Seven ways to get more out of Rotary in 2012

by Antoinette Tuscano , Rotary International News

Try something different in 2012 to attract new members and keep existing ones. Here are a few ideas to help you do more with Rotary in the new year.

Be part of Rotary’s efforts to End Polio Now

Consider planning a fundraiser for polio eradication, or having your club or district light up a landmark as part of Rotary’s anniversary celebration on 23 February. Rotarians have made great progress in the push to end the disease, but the job isn’t finished yet. As little as US$0.60 can help immunize a child against the incurable disease. Contribute to PolioPlus, and learn more about Rotary’s eradication efforts.

Think strategically and set club goals

A new online assessment tool will be launched in July to help clubs set goals and track their accomplishments, such as contributions to The Rotary Foundation. Available in Member Access, it will replace paper-based tracking methods and help RI measure Rotary’s global impact. Help your club work more efficiently by using the tool to set and measure club goals.

Help the Foundation fulfill its mission

Make a resolution to donate to the Foundation’s Annual Fund in 2012. Skip one latte a week, and you’d have US$100 or more to contribute to your club’s Every Rotarian, Every Year effort. You can make a one-time contribution or a recurring gift. Learn how your club or district can make a difference in one of Rotary’s six areas of focus with a Foundation grant.

Get inspired at the RI Convention

The 2012 RI Convention in Bangkok, Thailand, 6-9 May, will feature speakers including Nobel Peace Prize recipient Muhammad Yunus and Global Poverty Project CEO Hugh Evans. And, along with thousands of your fellow Rotarians from around the world, you’ll be able to attend workshops on topics such as membership, leadership, and Future Vision. Register today.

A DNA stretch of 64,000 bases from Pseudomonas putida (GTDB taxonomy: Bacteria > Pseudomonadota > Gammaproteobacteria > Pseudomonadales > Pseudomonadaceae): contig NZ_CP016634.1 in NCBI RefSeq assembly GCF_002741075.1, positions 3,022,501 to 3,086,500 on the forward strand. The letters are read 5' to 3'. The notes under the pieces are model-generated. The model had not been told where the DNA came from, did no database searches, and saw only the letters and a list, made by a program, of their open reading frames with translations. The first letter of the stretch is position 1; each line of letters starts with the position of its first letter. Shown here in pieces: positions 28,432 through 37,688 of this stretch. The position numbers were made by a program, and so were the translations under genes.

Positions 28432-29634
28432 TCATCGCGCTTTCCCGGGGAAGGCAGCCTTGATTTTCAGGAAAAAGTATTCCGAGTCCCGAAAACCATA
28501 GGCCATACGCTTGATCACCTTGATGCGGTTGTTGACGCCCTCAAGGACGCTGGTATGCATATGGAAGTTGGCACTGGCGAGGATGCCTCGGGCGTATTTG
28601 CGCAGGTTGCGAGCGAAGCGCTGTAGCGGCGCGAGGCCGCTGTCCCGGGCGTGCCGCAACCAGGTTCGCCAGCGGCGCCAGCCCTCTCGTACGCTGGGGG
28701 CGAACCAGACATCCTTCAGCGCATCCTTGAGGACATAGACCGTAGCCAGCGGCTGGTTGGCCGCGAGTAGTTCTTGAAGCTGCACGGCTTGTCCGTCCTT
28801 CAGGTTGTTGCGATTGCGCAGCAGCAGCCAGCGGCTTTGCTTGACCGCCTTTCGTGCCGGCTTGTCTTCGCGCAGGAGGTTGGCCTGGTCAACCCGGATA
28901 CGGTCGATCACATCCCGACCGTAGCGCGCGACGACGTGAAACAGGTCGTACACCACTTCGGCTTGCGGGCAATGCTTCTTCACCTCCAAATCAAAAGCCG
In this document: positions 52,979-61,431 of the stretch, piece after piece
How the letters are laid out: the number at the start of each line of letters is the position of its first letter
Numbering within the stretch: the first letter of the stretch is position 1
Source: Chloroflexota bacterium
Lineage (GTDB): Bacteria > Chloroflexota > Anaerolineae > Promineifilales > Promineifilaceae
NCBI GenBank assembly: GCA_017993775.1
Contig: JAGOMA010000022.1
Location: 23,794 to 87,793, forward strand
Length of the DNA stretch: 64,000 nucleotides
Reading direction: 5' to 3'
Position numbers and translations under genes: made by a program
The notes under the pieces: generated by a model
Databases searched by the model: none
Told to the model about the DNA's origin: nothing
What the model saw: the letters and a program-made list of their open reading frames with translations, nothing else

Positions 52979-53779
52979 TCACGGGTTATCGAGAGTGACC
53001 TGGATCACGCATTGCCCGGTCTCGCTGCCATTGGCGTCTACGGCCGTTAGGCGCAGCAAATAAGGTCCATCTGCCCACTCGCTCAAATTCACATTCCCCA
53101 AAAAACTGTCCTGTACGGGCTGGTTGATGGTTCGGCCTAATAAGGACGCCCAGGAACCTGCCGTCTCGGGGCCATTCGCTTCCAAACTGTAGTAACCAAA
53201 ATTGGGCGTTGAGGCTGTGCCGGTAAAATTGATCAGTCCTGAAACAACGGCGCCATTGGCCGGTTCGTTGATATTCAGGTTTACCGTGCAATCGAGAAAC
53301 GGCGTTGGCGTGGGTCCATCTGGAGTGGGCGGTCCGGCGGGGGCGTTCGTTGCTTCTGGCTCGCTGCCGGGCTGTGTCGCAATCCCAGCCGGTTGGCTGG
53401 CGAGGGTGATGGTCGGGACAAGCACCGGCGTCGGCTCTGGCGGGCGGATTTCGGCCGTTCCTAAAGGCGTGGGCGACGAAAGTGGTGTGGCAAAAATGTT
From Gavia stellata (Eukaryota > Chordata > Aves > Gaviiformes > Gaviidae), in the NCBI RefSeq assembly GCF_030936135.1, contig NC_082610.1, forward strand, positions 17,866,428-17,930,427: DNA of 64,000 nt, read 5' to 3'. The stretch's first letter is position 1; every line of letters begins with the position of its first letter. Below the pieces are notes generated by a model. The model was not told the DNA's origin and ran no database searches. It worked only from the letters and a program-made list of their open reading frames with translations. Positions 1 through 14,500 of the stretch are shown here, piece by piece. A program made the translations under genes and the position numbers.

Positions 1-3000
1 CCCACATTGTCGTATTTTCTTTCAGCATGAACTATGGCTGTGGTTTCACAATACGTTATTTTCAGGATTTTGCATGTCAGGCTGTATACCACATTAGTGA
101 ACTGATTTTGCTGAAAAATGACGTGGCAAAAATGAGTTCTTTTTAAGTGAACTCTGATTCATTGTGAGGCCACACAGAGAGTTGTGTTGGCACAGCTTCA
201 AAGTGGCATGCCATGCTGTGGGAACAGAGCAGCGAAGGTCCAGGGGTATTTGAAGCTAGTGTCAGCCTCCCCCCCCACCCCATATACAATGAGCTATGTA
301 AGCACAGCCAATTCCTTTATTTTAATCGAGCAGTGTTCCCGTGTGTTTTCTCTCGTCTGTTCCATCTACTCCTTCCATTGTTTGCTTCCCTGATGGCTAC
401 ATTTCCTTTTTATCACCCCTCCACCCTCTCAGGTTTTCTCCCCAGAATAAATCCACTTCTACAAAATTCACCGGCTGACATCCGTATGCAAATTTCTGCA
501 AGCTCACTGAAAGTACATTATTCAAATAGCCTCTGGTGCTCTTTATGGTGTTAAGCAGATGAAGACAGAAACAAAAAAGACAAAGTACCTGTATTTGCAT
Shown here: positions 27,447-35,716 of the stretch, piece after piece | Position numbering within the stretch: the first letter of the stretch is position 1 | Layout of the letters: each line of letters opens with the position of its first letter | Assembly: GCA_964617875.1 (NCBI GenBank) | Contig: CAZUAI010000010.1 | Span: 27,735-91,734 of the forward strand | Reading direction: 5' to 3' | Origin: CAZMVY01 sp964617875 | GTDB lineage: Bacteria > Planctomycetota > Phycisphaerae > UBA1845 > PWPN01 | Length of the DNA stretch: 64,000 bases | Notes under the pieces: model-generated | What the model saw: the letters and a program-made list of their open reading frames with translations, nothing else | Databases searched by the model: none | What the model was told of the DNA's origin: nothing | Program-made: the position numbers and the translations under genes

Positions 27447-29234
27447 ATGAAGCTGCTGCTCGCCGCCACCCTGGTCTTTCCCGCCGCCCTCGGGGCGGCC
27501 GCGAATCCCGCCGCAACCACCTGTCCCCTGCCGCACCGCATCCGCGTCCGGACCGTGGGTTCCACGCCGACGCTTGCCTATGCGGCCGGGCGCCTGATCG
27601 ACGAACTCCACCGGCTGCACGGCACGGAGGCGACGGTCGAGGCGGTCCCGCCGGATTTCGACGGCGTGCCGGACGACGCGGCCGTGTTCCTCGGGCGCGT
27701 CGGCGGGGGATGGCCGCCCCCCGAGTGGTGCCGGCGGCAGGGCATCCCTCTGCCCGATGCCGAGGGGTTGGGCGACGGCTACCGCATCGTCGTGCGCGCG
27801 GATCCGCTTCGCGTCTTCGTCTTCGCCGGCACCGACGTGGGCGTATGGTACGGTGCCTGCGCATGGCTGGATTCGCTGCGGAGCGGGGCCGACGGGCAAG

Celebrate 50 years of Interact

Interact will celebrate its 50th year in 2012. Since the first club was established in 1962 at a high school in Melbourne, Florida, USA, thousands of communities worldwide have benefited from Interactors putting Service Above Self. The program has helped countless youth develop leadership skills, meet new friends, and become more familiar with Rotary. Rotary clubs that sponsor an Interact club gain fresh insight into service and help develop future Rotarians. If your club isn’t already involved in Interact, consider sponsoring a club.

Publicize your good work

PR grants enable districts to raise Rotary’s profile and promote the global and local work of Rotarians by placing public service announcements on television and radio, in print media and on billboards, and on the Web. Help your district apply for a grant by 4 March. To further promote your club’s signature activities, be sure to update your website with information about your projects and meetings. Also, start a social media page, and follow what Rotary is doing on sites such as Facebook and LinkedIn.

Connect with alumni

Rotary Foundation alumni can be effective speakers at club meetings, and many are potential club members. Reach out to them.

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About John Borst

John Borst’s career in education spans the years 1960 to 1996. During those 36 years, he spent an equal amount of time working int he English language, Public and Catholic school boards. Borst taught in both elementary and high school environments. Positions of responsibilities held included department head in Geography, curriculum coordinator of Social and Environmental Studies, Principal, Education Officer with the Ministry of Education, Superintendent of Schools, and Superintendent of Student Services. Borst retired in 1996 as Director of Education for the legacy Dryden Board of Education. During this time, Borst has lived in the Ontario communities of Brampton, Toronto, Newmarket, Thunder Bay, Aurora and Dryden. Currently, Borst splits his time between Dryden and Toronto. Since retirement, Borst has served as a Supervisory Officer with a remote School Authority; been a freelance writer of articles on education in particular for Education Today, the magazine of the Ontario Public School Boards’ Association (OPSBA); founded and edited from 2006 - 2010 the Education blog Tomorrow’s Trust: A Review of Catholic Education; and from 2003-2010 was a trustee of the Northwest Catholic District School Board.
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